Chopin, Debussy, Liszt, Ravel and Schubert

Neil Cooney (piano)
This recital had something of the music society about it – an evening for the pianist’s family and friends. Unlike recent Purcell Room recitals by Danny Driver and Jill Crossland, where ’supporters’ were equally evident, one didn’t sense Neil Cooney’s audience listened especially intently or critically; partly a concomitant of Cooney’s likeable if circumspect renditions. Such a ’lightweight’ audience was also prone to be distracting – often the air crackled as the single sheet of paper masquerading as a programme was referred to – Debussy and Ravel, Chopin even, do not yet seem standard repertoire. Then add in the sound of shoe-on-floor from a near-neighbour when something toe-tapping came along (rarely was appendage and pianist in sync though) and the lady, an exhaustive applauder, who rustled her paper hanky at regular intervals. I left before a couple of Liszt pieces concluded the evening.
The ’accepting’ and partisan members of this audience may not understand the following. In a nutshell, Neil Cooney is a talented and relaxed performer. His repertoire is well-learnt and honestly played. He does indeed, pace the publicity, have his poetical side and plays with welcome delicacy and sensitivity. He unfolded Schubert’s A major sonata (D664) naturally and with thoughtful dynamics; classical, lightly touched but glossing over the ennui that impinge even this seemingly untroubled work. (Driver gave a more interesting interpretation.) Ravel’s Valses nobles et sentimentales was painstakingly accurate without enquiring into the music’s sub-surface, the demonstrative opening matter-of-fact. It would be idle to suggest that Cooney is a literal performer, but he doesn’t seem to want to stray too far from a composer’s notation. The first set of Debussy’s Images also enjoyed a sympathetic response, a persuasive directness for ’Hommage à Rameau’ (if a need to expand later went unheeded) countered by a rather tepid ’Mouvement’.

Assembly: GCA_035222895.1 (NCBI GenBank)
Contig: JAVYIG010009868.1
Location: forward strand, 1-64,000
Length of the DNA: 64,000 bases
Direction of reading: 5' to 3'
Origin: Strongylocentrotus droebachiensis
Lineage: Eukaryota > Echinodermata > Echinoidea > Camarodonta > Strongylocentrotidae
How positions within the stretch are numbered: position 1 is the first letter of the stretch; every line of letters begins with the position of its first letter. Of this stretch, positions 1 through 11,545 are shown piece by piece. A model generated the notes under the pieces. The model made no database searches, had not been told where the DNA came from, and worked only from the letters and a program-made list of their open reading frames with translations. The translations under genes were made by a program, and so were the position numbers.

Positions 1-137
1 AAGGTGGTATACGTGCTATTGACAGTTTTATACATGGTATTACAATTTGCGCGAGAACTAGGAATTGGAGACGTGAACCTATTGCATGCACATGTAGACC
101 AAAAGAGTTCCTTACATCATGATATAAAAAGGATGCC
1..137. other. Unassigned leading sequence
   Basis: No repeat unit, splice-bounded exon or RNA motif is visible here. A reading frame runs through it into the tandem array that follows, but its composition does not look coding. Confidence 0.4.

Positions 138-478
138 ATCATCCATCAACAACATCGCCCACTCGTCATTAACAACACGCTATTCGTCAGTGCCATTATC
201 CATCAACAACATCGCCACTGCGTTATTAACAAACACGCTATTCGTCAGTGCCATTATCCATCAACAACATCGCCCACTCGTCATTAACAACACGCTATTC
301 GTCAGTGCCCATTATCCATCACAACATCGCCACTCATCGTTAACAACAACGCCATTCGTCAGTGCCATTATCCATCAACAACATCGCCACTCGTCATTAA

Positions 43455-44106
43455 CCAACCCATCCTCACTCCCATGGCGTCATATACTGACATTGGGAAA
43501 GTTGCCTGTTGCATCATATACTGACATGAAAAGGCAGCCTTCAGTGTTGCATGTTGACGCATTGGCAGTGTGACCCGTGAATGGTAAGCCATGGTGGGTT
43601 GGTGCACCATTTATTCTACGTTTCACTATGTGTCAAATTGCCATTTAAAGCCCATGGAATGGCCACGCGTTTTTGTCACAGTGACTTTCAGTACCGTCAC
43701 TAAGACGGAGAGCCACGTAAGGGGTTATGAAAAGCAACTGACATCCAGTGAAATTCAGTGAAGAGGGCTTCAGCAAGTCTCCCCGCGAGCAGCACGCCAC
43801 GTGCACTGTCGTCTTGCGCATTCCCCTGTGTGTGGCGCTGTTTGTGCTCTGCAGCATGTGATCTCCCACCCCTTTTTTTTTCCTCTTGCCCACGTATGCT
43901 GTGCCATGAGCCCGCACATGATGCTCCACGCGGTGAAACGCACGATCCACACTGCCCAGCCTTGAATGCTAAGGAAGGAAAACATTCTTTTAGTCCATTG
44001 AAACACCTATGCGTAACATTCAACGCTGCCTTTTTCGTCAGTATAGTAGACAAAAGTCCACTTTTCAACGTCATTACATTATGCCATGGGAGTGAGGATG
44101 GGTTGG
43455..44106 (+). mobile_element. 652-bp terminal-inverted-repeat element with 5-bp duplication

Three Mazurkas, the C sharp minor Scherzo and F minor Ballade all suggested that Chopin’s music doesn’t course through Cooney’s veins. This was ’nice’ Chopin playing, somewhat strict, ultimately generalised, Cooney’s likeable traits not sufficient to take the music into a dimension of its own. Technically easeful overall, Cooney was slightly taxed in the more transcendental passages of the scherzo and ballade.
Cooney appears to be a ’middle-ground’ musician – respectful and pleasing, rather than searching and individual. His tact and aesthetic sensibility are his calling card – and appreciated as such – and which should be the envy of some bigger-name pianists. It seems though, at the moment, that Cooney should be keening the spirit of the music he plays rather than smoothly delivering its letter.

 

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